Gold prices edged higher on Thursday as investors largely discounted a U.S. interest rate hike, but gains were limited as the dollar rose following reports of a row in Italy's new government.
Spot gold was up 0.1 percent at $1,195.61 an ounce as of 0815 GMT. On Wednesday, the metal touched its lowest since Sept. 11 at $1,190.13 an ounce.
Spot gold prices have closed in a range between $1,210 and $1,190 an ounce since Aug. 28.
U.S. gold futures were up 0.1 percent at $1,199.90 an ounce.
"The fact that the Fed didn't come out as overly hawkish meant there was some positivity felt through emerging market currencies. This may be playing in gold being gingerly bought," said Stephen Innes, APAC trading head at OANDA in Singapore.
"We are still big sellers towards $1,200 an ounce and buyers towards $1,190 ... Bargain hunting is definitely coming to the equation at the lower end of the scale."
MSCI's index for emerging market currencies edged up 0.2 percent on Thursday.
The Fed raised interest rates for the third time this year on Wednesday, and left intact its plans to steadily tighten monetary policy, as it forecast that the U.S. economy would enjoy at least three more years of growth.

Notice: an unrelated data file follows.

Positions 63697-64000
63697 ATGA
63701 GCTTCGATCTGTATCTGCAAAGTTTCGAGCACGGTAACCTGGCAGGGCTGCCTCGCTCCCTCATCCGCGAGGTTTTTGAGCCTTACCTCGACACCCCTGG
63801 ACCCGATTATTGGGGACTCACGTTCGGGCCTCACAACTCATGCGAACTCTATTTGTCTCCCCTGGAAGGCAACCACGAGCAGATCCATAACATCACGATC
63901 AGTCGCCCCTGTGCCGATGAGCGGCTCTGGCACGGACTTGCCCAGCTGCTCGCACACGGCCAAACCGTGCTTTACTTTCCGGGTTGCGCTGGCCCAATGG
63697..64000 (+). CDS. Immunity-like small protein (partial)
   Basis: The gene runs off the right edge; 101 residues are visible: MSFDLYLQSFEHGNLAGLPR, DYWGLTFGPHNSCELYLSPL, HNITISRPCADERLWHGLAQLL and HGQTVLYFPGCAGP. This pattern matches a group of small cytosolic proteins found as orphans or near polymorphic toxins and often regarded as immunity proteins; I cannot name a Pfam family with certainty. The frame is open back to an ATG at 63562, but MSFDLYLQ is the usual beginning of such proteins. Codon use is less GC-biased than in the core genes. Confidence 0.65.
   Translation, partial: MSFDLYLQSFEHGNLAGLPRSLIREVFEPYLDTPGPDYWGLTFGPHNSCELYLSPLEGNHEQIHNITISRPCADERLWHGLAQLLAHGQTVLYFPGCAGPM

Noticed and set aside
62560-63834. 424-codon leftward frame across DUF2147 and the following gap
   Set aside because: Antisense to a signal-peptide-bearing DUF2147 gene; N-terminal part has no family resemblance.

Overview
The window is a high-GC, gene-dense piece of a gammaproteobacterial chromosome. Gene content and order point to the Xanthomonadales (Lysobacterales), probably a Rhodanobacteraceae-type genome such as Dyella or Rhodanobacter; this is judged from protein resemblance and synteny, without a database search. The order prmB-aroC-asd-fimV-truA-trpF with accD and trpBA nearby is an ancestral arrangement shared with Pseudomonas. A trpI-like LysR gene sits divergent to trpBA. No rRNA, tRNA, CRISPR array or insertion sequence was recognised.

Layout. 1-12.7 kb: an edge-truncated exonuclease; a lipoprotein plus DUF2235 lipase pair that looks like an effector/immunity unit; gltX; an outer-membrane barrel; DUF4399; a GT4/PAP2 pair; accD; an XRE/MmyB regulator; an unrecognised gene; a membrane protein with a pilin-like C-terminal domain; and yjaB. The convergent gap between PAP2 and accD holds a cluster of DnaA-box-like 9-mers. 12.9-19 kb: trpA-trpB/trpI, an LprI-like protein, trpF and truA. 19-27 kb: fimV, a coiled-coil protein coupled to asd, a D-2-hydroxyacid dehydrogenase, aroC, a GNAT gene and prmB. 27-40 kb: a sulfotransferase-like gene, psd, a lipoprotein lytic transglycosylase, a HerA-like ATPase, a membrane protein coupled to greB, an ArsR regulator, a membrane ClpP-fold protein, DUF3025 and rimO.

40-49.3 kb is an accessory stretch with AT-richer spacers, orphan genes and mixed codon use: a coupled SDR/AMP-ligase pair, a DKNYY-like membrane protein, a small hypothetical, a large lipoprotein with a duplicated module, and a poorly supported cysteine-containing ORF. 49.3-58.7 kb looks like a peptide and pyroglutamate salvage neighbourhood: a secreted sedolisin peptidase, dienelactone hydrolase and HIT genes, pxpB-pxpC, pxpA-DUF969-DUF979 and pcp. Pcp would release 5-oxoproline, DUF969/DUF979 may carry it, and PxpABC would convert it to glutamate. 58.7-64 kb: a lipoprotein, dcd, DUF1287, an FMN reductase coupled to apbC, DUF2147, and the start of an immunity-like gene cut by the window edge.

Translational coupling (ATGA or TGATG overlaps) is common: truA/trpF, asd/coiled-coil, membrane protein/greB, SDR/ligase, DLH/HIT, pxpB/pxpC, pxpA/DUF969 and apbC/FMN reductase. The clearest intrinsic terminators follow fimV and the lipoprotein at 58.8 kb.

"The Fed statement did not have much of an impact on the dollar and so we would venture to guess that the greenback could resume a little lower over the course of the next week or two, possibly giving gold an element of support," INTL FCStone analyst Edward Meir said in a note.
However, there is little evidence that gold's tight trading range will change anytime soon, Meir added.
The dollar index gained against a basket of six major currencies, supported by a dip in the euro after Italian daily La Stampa said Economy Minister Giovanni Tria "was ready to leave", before a spokeswoman for the ministry dismissed the report.
Earlier, the dollar stayed rangebound as boost from a well-anticipated U.S. Federal Reserve interest rate hike faded and U.S. Treasury yields eased, supporting gold.
Gold is sensitive to higher interest rates because they boost the dollar, making bullion more expensive for buyers using other currencies.
"There has been some physical demand below $1,200, which is supporting gold," said Peter Fung, head of dealing at Wing Fung Precious Metals in Hong Kong.
Among other precious metals, spot palladium rose 0.9 percent to $1,075.98 an ounce, a fresh eight-month high.